Avoiding Neurobabble

100 years ago, a Spanish histologist took a lump of custard-looking-stuff, colored it in with a special kind of stain, slipped it under a microscope, and — hunched over with a 12:30pm shadow covering his face — took a look into the human soul.

Neuroscience has come a long way since the days of Santiago Ramon y Cajal. As fellow blog contributors Alex and Greg noted earlier in the week,  the field has made leaps and bounds in the last century, but with it has come the spread of Neurobabble. That is the problem I see most pervasive today with regards to brain science and the public’s understanding of how brain science works. Can you spot the neurobabble in the following claim?

The right kiss boosts feelings of euphoria stimulating pleasure centers in the brain leading me to suspect there’s something to kissing that goes beyond social mores. While it may have evolved from primates feeding their babies mouth-to-mouth (I know, how terribly unromantic!), other scientists suggest it’s crucial to the evolutionary process of mate selection… Ever notice the way a bad first kiss can stop a relationship cold? It may very well be a subconscious cue that a pair is not well suited to produce offspring.

Or, it may very well not. Here is a wonderful example of an author appealing to a reader’s intuition of a good or bad kiss in order to build an imaginary “a-HA!” bridge between that kiss and our genetic fitness. Evolutionary psychologist Steve Pinker calls this the “Straw We” —  fooling the reader to agree with small, slightly implausible claims, one after the other, so that by the end you’ve arrived at a wholly unrealistic claim but didn’t even realize it. (For the record, I would get roundhouse kicked in the cerebellum if I ever cited “How Stuff Works” as a legitimate source.) The goal of my posts in this blog is to prevent you, dear reader, from being wooed by shoddy science reporting. It is to inoculate anyone against neurobabble, which is the overly simplistic appeal to neuroscience jargon to promote one’s point. (“Improve your memory with this herbal supplement!” “This brain region is active both when you are in love and when you look at your iPhone! Therefore, you are in love with your iPhone!”)

When most neuroscientists read these claims, they immediately want to punch the computer screen with their face. As evolutionary biologist Jerry Coyne reminds us, the purpose of science is to see the world for how it is, not for how we’d like it to be. Science works because data points are independent of the coffee we didn’t have this morning or what side of the bed we woke up on — in short, our emotional contingencies. So, I have a simple formula: assume that the brain is the most complicated lump of meatloaf that we know of in the universe, and if a claim about its function sounds too simple to be true, then it probably is. Show me someone who says that one brain region is solely involved in one behavior or one kind of process, or that one brain region is the center of anything, and I will show you a glioma-sized liar. Not all, but nearly every cell in your brain — all 100 billion of them — can receive thousands of inputs from other brain cells. Ramon y Cajal was the first to image the brain at the level of individual, interacting cells. There was no room for neurobabble yet. It turns out that these cells talk to each other at different times for very good and very different biological purposes. Indeed, neuroscience has blossomed as a legitimate branch of biology since Ramon y Cajal’s inspiring sketches of brain cells, but with this blossoming came an equal amount of elegant discoveries, neurobabble, and everything in between.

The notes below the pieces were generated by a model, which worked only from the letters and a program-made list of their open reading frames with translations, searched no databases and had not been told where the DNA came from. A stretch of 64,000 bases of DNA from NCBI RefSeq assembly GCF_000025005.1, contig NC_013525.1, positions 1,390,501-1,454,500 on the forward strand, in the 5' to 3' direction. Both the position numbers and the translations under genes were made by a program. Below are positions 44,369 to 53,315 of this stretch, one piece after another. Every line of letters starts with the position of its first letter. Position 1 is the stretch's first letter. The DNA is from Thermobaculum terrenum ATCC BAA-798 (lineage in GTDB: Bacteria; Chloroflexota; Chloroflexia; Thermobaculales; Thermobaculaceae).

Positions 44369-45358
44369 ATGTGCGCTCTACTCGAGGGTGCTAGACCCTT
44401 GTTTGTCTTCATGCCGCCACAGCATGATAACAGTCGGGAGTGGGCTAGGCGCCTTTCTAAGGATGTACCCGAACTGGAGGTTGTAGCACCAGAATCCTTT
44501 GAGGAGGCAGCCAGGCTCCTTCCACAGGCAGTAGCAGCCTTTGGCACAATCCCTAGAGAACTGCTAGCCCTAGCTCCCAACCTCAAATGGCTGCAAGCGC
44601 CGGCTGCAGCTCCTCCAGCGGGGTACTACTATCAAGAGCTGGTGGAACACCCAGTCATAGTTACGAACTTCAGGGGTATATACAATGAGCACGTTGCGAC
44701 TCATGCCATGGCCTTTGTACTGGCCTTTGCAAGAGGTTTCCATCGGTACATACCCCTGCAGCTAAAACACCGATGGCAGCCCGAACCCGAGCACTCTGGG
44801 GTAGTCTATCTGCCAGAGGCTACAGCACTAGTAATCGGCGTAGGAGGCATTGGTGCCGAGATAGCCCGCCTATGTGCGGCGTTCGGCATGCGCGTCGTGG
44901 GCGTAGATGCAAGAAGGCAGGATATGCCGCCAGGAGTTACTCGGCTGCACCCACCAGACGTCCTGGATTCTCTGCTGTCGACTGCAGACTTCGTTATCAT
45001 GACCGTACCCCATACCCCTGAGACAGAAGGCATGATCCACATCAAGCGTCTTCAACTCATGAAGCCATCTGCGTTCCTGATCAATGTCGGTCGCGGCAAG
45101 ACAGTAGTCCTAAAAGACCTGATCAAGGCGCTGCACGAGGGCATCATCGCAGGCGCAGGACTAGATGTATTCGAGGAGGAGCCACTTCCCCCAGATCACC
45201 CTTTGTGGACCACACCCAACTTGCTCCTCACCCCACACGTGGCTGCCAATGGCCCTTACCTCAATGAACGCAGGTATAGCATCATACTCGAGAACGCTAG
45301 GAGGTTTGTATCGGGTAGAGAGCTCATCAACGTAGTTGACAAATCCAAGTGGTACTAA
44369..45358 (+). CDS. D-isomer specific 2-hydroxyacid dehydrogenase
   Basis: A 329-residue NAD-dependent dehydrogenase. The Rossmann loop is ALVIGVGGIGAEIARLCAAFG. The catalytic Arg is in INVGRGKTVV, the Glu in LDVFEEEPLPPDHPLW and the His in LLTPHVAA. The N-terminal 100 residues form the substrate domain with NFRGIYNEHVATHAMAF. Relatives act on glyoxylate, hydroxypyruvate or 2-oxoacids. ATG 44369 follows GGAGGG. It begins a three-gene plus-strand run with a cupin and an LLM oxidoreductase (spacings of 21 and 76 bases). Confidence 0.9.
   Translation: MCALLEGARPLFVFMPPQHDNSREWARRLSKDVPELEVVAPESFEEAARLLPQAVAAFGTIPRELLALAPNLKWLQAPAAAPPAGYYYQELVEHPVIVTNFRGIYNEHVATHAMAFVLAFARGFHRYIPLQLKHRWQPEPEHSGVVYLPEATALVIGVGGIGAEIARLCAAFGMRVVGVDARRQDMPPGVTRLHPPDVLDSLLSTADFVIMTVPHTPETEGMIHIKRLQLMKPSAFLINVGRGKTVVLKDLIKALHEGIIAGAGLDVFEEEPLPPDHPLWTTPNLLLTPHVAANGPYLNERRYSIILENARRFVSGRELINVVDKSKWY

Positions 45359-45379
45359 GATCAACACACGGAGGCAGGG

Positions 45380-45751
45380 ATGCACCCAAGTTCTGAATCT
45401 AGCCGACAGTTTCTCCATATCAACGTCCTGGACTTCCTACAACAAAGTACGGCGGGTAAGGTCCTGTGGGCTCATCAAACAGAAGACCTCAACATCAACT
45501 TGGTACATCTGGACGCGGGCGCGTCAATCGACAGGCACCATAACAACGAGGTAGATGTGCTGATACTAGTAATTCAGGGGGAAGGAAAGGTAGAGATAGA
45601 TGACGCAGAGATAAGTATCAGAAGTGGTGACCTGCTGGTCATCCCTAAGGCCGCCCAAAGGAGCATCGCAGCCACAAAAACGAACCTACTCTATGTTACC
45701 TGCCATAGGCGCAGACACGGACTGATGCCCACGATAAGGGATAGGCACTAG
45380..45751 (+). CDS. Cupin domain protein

Absorbing material osmotically can have serious consequences. One is that healthy skepticism gets elbowed out of the room, and a primary function of science is to prevent that passive acceptance of hearsay. Did neutrinos really travel faster than the speed of light? The entire physics community was up in arms chanting for the replication of the experiments — all of this to find out if the data truly stepped beyond the edge of what is known and into the unknown. This kind of skepticism should be music to the Odysseuses of science (strapped down to the mast of a ship that is graduate school, but I digress).

When you are neuroscientifically literate, the brain looks very different to you. It is my hope that through this blog, post by post, the brain will begin to look like a tractable problem rather than a heaping lump of impossible. Like a ball of rubber bands, each brain strand can be unwound, one by one, to ultimately reveal the stuff that makes all of us tick. For example, wanna change a robust behavior by deleting a single gene? Done! Wanna control neurons and behavior with light? Check! How about changing people’s judgements regarding a moral dilema by transiently manipulating the activity of specific brain regions? Wonderful. Neuroscience isn’t just cool. It also works damn well. 

To end, if you ever hear a claim about the brain’s functions — and any science-y claim for that matter — the knee-jerk response should look like this: is there evidence, and what would the evidence look like? Can you be wrong, and how would you know you were wrong? Can you measure it, and what measures would you take? Does it make testable predictions, and what would they look like? If someone can answer these four questions in the affirmative and provide an example of each, then his or her claims become empirically testable. They might even test positive for establishing contact with reality. Such is the reality that Ramon y Cajal discovered about the brain, and it revolutionized the way we approached the mind because, for the first time in our history, we hooked the human soul by the side and turned it into the flesh that it is.


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